From the people at http://www.mint.com, the best infographic ever on why you should never buy an HDMI cable at Future Shop or Best Buy, especially Monster cables.
Month: March 2010
Google Buzz: One month later
What a difference a month makes. A day after Google Buzz launched, I posted my initial impressions and included a pic that showed the enormous Buzz chatter in Montreal in the hours after its launch. Well today, one month later, I decided to log on and see what the Buzz was downtown:
Pretty dead, as you can see. Once again, it appears that Google’s algorithm-based methodology has let them down, and now they’ve got to figure out a way to turn Buzz into something people will use regularly. My own Google Buzz feed now seems to consist solely of reposts from people’s linked Twitter accounts. Buzz has the potential to be huge in social media. However, it seems as if Google might be stretching themselves too thin here. They have so many products and services, it seems as if every time they launch a new one it sits in neglect for months before changes and tweaks are made. Except for some privacy changes made a few days after Buzz’ launch, Google hasn’t done much with it.
I still like Buzz, but Twitter’s simplicity and head start are keeping it ahead. Twitter has also always had a problem retaining users, with about 60% of people who sign up abandoning the service within a month. I thought Google’s built-in legion of Gmail users might take up Buzz in a big way, but so far, it’s proven to be more of a nuisance for them.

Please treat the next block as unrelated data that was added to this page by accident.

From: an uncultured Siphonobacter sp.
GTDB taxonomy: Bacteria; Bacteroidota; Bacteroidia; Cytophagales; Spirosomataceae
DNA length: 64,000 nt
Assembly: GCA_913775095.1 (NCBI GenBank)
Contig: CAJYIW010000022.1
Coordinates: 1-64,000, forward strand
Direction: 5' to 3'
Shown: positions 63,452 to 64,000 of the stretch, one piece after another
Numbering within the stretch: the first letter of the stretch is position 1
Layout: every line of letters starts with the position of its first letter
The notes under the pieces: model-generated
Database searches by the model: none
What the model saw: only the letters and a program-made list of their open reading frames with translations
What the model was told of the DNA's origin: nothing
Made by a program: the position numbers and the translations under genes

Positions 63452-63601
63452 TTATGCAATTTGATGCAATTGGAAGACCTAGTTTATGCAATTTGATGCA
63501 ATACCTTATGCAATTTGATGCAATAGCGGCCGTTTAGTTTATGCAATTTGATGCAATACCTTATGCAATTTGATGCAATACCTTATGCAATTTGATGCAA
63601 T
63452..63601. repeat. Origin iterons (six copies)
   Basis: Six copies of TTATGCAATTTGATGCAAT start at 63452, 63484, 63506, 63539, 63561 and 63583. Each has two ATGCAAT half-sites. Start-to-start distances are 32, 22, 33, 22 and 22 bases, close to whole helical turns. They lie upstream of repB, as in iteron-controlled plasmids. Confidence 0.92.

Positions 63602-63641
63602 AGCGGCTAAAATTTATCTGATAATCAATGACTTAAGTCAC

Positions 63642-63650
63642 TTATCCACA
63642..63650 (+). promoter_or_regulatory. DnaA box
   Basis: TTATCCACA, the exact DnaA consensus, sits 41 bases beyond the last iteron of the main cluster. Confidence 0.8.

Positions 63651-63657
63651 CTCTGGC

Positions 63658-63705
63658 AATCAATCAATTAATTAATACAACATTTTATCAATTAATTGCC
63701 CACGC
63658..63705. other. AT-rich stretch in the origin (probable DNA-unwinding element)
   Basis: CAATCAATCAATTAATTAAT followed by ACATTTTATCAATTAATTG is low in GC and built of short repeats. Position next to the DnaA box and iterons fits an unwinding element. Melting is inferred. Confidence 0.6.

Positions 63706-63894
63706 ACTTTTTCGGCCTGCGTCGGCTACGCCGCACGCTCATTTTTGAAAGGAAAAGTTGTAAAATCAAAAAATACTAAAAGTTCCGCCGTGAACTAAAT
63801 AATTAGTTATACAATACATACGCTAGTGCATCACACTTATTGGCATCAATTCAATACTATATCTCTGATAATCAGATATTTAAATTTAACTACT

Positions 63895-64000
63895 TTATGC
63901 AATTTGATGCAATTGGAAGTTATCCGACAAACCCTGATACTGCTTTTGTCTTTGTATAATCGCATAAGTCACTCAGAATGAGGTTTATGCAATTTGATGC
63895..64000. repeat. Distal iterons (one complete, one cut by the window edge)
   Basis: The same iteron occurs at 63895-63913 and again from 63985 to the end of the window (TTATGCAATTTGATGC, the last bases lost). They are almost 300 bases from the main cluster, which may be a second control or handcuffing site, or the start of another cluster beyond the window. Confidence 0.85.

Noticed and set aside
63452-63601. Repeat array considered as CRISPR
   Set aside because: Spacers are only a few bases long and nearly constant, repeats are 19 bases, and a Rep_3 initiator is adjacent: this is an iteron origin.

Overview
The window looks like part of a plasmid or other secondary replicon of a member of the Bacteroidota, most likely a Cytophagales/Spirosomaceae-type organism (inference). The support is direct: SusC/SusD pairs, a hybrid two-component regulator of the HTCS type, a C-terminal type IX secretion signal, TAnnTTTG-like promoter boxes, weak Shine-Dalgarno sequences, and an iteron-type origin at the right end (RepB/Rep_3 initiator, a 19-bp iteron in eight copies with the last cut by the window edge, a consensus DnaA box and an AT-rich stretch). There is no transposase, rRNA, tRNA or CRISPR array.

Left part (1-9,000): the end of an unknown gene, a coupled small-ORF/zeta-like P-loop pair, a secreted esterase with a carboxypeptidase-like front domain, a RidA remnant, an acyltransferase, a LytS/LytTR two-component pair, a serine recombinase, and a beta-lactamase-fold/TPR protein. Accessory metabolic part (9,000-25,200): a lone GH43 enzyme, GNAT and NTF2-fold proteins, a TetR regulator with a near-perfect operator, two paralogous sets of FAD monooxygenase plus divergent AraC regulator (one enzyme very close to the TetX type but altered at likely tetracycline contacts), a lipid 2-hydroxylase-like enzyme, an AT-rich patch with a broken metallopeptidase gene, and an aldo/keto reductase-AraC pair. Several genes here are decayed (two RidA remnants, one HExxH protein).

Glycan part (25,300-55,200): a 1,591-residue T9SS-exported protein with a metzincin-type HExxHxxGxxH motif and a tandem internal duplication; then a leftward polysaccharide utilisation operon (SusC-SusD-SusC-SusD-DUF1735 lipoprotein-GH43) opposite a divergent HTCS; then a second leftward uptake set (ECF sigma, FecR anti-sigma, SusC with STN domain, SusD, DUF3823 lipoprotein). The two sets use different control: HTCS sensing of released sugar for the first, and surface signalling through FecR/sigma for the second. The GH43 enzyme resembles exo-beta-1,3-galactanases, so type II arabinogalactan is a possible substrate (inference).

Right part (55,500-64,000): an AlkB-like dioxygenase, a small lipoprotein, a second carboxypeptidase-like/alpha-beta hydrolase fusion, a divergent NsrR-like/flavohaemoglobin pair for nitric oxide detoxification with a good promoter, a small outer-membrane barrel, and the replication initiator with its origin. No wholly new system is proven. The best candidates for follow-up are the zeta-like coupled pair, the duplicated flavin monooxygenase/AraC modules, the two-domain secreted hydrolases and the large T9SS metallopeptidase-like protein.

Motorola Milestone: Full review
The Motorola Milestone ($199 on a three-year contract with Telus) is much-needed and welcome competitor in the fight to dethrone the iPhone from its dominant position in Canada’s smartphone wars.
The Milestone is the same phone sold as the Droid south of the border. This naming confusion is symbolic of Motorola’s failure in fighting the iPhone. They are fighting one of the most powerful brands and iconic devices ever, but they make the awful decision to market the Milestone under different names in different markets. It’s a lot harder to build worldwide momentum for your product if you’re trying to sell something called the Droid in the U.S. and the Milestone in Canada and Europe.
Naming issues aside, Motorola has a great product on its hands, mostly thanks to the quickly improving Android OS.
My Motorola Milestone review unit arrived this afternoon, and I’m putting it through rigorous tests as we speak. Android’s WordPress App is pretty solid, although typing with the keyboard is not fun so far.
I’ll have a full Milestone review (Running on the Telus network) at the end of the week.